Joseph Randle was supposed to be the guy and he made the laughable "Murray left meat on the bone" comment in the offseason. Randle, on the other hand, left the entire chicken intact when he was waived this week due to some serious personal issues.

Instead veteran Darren McFadden has taken over the lead role and while Dallas' running game has still been effective, ranking sixth in the NFL at 127.9 yards per game, it's a far cry from what it was last season when Murray was the NFL's rushing king and a serious MVP candidate.


He may be a horrible human being but Hardy can sure play football. As people who attended the Eagles' first open practice at Lincoln Financial Field in the preseason know, Hardy promised that “sacks are coming” and he's lived up to that after serving a four-game suspension.

The former Carolina star has three sacks in three games and his athleticism off the edge and versatility to line up and down the line of scrimmage has got the Eagles' attention.

"He's had three sacks, had an interception and he's forced a fumble, so he's obviously been very impactful in the three games he's been back." Kelly said. "You have to know where he is. They line him up in multiple spots, but he's been very productive for them in the three games that he has played."

Having Peters would certainly help because if Dennis Kelly is forced to play right tackle, which looks more and more likely, you can bet he is going to see Hardy in some key pass-rushing situations.

"Hardy is a good player, a strong player and an explosive guy," Tobin admitted. "We will all have to block him at some point (in the game). You just need to do your job and play sound technique."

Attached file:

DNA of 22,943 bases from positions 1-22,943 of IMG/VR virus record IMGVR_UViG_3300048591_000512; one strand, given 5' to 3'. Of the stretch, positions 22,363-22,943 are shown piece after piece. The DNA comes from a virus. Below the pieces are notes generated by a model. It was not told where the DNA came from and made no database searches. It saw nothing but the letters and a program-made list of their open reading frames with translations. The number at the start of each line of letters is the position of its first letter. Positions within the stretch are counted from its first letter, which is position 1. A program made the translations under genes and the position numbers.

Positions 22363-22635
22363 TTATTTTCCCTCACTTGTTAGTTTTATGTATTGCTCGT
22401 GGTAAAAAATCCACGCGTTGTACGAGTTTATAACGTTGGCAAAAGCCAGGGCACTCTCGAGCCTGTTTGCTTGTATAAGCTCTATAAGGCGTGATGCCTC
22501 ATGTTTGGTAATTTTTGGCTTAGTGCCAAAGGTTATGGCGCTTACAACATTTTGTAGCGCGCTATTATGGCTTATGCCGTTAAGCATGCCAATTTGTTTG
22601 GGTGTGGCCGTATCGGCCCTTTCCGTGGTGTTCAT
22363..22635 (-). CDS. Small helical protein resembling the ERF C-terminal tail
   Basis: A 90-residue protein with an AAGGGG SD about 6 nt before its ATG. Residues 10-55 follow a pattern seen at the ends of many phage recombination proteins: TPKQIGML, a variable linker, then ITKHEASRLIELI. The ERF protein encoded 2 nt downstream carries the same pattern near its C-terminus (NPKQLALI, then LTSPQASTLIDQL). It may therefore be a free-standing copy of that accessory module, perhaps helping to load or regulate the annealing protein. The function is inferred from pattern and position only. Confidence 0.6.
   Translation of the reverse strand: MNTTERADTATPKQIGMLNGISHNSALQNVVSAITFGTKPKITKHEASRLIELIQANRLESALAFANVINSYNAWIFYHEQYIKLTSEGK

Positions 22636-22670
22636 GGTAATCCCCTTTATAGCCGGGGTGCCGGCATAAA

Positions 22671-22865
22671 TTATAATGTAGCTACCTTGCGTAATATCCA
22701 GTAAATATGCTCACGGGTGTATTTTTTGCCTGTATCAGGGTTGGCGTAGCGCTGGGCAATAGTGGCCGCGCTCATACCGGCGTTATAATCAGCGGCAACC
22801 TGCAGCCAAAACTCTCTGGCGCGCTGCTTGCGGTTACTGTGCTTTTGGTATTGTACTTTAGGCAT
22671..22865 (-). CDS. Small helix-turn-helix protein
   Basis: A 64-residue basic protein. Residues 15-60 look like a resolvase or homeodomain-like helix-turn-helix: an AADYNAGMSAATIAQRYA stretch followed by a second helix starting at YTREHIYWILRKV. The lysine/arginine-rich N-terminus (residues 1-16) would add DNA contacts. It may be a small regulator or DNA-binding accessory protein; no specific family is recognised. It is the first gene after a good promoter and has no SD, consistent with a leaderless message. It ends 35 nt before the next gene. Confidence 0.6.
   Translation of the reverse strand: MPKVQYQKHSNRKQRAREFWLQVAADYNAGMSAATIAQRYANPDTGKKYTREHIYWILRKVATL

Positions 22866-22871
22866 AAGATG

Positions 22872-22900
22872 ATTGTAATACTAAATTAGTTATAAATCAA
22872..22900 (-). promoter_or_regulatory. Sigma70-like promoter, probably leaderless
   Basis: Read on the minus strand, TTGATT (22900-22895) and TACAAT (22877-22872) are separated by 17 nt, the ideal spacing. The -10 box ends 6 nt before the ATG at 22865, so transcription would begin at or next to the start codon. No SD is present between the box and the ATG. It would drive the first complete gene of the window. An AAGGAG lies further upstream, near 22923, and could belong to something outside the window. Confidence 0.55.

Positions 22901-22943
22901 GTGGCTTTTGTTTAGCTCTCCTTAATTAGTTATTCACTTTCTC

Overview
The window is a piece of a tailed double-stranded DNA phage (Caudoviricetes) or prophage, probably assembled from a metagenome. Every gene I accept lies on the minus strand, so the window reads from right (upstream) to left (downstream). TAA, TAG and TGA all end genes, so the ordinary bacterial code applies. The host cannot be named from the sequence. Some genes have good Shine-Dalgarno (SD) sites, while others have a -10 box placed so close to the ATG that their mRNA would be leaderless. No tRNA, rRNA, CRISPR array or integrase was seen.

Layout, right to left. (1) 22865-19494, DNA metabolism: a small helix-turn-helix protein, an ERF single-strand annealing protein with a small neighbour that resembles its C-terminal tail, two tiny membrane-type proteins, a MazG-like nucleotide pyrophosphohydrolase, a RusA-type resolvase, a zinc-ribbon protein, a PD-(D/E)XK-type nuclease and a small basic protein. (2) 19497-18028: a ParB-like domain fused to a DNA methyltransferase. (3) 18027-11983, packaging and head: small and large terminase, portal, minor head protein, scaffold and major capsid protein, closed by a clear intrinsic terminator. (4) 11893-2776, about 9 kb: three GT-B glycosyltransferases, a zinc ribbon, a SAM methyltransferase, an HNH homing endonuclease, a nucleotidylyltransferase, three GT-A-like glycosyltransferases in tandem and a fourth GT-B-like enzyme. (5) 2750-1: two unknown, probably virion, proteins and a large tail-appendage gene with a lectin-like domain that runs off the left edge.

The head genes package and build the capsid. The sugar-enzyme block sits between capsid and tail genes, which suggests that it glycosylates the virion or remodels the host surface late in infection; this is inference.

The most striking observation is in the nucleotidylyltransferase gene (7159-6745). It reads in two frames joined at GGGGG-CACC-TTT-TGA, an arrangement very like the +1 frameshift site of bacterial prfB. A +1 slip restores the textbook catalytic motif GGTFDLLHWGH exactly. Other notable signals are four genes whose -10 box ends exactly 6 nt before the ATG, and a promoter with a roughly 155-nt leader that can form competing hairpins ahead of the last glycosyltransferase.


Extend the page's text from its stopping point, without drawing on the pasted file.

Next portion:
What has been the biggest problem with the Eagles offense?

Take it away coach ...

"Missed opportunities, drops," Kelly said. "We've dropped too many balls."

The Eagles lead the entire NFL in dropped passes, a reality that has hampered the team on the most important down in football. Philadelphia has converted just 31.9 percent of the time on third downs, 29th in all of football.

"We have a lot to work on and we're all confident we're going to find the answers," tight end Zach Ertz said. "We have a chance to get things right against a great defense. We're all up for the challenge."

The Cowboys have a top-10 defense but the strength is up front with Hardy and weakside linebacker Sean Lee leading the way. The secondary has missed its best cover cornerback, Orlando Scandrick, who tore an ACL in the preseason, and the ability for the Eagles to make plays on the back end should present itself on at least a few occasions. prediction: A desperate team is supposed to be the most dangerous but a desperate bunch without a quarterback? Make it six losses in a row for the 'Boys. Eagles 23, Cowboys 21

-John McMullen covers the Eagles and the NFL for You can reach him at and on Twitter @JFMcMullen.